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Dawn mission reborn
In early March, NASA cancelled its Dawn mission built to orbit two of the solar system's largest asteroids using ion engine propulsion. Technical problems and cost overruns were blamed. But in this news conference from March 27, agency officials announce NASA's decision to reverse the cancellation and restart the mission.

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CEV planning
Lockheed Martin holds this news conference in Houston on March 24 to announced that it is partnering with the State of Texas to locate the Crew Exploration Vehicle (CEV) program office in Houston, as well as systems engineering, software development and qualification testing, if the corporation wins the NASA contract to build the next generation spacecraft for NASA.

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Expedition 12 recap
As the Expedition 12 mission aboard the International Space Station winds down, officials managing the flight from Mission Control in Houston hold this retrospective briefing to talk about the highs and lows, the science, the spacewalks and everything in between.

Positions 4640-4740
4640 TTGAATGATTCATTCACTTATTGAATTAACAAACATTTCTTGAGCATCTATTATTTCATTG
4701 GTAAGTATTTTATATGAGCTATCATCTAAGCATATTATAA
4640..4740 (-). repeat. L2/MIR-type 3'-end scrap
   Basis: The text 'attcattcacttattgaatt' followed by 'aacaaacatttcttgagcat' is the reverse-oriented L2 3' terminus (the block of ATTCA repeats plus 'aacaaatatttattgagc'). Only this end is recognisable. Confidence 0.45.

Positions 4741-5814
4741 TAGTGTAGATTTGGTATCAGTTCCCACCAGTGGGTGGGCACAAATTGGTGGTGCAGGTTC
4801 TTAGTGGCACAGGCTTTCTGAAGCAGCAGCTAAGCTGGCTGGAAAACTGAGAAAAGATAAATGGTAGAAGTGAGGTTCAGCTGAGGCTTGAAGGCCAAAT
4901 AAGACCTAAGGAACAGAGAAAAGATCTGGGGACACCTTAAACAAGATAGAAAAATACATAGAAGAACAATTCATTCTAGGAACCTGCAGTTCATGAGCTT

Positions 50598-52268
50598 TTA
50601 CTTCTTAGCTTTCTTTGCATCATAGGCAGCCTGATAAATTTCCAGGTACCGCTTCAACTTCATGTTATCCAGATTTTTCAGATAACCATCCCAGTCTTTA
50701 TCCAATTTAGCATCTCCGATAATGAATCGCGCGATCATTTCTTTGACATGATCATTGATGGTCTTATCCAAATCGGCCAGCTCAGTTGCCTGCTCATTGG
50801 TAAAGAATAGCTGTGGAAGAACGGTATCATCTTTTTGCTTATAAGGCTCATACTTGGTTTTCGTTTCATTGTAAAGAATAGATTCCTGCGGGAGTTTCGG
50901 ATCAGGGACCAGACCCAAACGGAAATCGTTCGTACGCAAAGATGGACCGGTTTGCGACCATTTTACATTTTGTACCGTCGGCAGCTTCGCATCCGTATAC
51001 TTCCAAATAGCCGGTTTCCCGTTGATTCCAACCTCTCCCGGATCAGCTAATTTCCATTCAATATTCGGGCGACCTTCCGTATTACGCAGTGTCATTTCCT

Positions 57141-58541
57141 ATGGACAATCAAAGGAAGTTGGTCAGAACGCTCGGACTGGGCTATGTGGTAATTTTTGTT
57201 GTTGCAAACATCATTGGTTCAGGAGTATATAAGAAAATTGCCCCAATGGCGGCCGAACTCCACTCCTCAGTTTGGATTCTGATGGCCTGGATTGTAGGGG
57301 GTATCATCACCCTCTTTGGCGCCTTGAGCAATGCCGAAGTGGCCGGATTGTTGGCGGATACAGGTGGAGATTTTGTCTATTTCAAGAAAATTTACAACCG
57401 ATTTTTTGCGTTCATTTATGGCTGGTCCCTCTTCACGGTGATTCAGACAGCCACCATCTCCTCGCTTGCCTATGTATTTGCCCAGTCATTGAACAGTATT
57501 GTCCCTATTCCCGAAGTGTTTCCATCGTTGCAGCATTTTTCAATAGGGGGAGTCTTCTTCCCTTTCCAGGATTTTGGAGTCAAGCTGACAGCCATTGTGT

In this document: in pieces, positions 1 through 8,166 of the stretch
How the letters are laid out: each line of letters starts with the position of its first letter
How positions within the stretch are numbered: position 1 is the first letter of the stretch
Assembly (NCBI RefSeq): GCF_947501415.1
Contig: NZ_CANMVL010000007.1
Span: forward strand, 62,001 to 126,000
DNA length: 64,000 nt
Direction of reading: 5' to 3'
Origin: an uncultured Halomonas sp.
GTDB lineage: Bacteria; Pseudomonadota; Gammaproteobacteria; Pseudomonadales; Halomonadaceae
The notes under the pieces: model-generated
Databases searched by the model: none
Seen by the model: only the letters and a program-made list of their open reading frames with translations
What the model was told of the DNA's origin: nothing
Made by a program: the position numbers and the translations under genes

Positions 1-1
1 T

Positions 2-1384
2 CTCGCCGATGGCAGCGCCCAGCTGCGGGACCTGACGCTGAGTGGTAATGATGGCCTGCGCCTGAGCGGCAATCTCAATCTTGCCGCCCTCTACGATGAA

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Expedition 13 preview
International Space Station officials preview the next Expedition mission to the orbiting outpost, which is scheduled for launch March 29. The preview was given during a briefing March 22 from Johnson Space Center.

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STS-41B: Human satellite
One of the iconic moments of the early space shuttle program was astronaut Bruce McCandless floating above the brilliantly blue Earth completely disconnected from his spacecraft. He was testing the Manned Maneuvering Unit, a jet-powered backpack that would enable spacewalkers to travel away from the space shuttle to service satellites. In this post-flight presentation, the crew of Challenger's STS-41B mission of February 1984 narrate the film highlights from their mission that also included the first shuttle landing at Kennedy Space Center.